Harden’s comments aren’t anything new, really. The Rockets haven’t made any bones about believing they’ve got Golden State’s number this season. You might remember that, after beating the Warriors in January, Capela said Houston was flat-out better than the champs. That, naturally, elicited a sharp rebuke from Warriors star Kevin Durant, who suggested that role players with “easier” jobs should refrain from weighing in on such high-level matters. Harden, though, ain’t no role player, and he clearly feels Houston’s got next.
The Warriors, for their part, seem pretty content to just let the Rockets keep talking.
“It’s never a guarantee that we’re going to play the Rockets,” forward Draymond Green told Sports Illustrated during a recent interview. “We have such a long ways to go, and if we are to meet up with the Rockets, it’ll be in the conference finals. There are so many good teams that we’ll have to take down to even get to that point, and the Rockets, as well. You’ve just got focus one day at a time, one game at a time and, when you get to the playoffs, one series at a time. Maybe we end up playing the Rockets. I like our chances no matter who we play.
“But we do know that they’re a threat,” he added. “They’ve added some great pieces and, as it’s been highly publicized, that team is built to beat us. Noted. Great. We’ll see y’all soon.”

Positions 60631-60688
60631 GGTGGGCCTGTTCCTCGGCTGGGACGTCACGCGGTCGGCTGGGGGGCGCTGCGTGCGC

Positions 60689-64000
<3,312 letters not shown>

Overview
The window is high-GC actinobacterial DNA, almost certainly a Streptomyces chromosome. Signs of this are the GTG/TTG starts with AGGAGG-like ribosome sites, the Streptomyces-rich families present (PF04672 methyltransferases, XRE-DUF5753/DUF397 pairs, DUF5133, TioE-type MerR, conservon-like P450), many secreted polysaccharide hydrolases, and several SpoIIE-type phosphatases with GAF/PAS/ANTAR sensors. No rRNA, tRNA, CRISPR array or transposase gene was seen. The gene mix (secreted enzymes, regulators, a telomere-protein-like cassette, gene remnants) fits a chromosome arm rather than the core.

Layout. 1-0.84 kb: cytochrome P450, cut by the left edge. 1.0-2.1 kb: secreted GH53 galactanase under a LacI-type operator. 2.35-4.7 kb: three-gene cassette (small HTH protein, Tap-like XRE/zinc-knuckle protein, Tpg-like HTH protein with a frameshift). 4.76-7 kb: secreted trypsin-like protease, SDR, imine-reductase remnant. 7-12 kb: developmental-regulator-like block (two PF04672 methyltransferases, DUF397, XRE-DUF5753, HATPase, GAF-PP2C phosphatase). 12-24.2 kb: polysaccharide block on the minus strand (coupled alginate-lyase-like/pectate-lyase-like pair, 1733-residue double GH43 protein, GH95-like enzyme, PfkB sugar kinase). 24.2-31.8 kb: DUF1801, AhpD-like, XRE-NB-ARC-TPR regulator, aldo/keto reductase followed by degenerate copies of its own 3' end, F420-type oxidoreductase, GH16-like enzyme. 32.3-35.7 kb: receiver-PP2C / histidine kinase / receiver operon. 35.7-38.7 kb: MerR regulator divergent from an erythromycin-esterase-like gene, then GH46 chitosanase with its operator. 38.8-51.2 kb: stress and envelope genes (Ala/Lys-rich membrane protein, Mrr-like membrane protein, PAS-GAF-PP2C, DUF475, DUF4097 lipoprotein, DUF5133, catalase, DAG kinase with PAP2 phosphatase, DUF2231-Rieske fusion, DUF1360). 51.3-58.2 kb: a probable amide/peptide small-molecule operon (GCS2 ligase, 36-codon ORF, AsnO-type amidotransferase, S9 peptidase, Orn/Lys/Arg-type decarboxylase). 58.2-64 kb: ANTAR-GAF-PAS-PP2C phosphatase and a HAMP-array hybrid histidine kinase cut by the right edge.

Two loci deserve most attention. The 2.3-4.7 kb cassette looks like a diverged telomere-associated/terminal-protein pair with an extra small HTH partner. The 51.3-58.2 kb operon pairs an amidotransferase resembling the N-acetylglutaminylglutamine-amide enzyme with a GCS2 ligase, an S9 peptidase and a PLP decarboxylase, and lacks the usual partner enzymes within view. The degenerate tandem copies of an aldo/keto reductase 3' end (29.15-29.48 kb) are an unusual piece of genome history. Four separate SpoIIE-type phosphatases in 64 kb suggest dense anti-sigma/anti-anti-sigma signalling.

Ahead of the Warriors’ Wednesday win over the Washington Wizards, Stephen Curry responded to the confidence coming out of Houston with what amounts to a nod and a shrug, according to Anthony Slater of The Athletic:
“What are they supposed to say? If I was in the same [expletive], I’d say the same thing. We were probably saying the same thing four years ago when we were chasing our first championship. I would either think they’re lying or be seriously concerned if they were saying anything different than what is being rumored they’re saying, their confidence and all that.
“[…] There is so much time before we battle it out — not just with Houston but with all those teams in the West, fighting it out for the conference. Everyone gotta have that confidence, whether it’s rational or not.”
“Whether it’s rational or not.” “Whether it’s rational or not!” Drink deeply of that kicker, friends. Enjoy its mouthfeel.
The Rockets, to date, have done everything they can do to build the case that they merit consideration among the biggest in-conference threats the Warriors have faced over the last four years, right up there with the 2016 Thunder and 2017 Spurs.Given the prior playoff failures of Harden and Paul, though, there is an “I’ll believe it when I see it” quality to Houston’s candidacy; it’ll be up to them to make good on the promise of this regular-season rampage come April, May and June.
While we wait, we’ll have to make do with what we’ve got, and I, for one, love Harden saying it’s the Rockets’ time, love the Warriors basically smirking at it all, and love that we’re only a couple of months away from getting the chance to roll the ball out and actually figure it all out.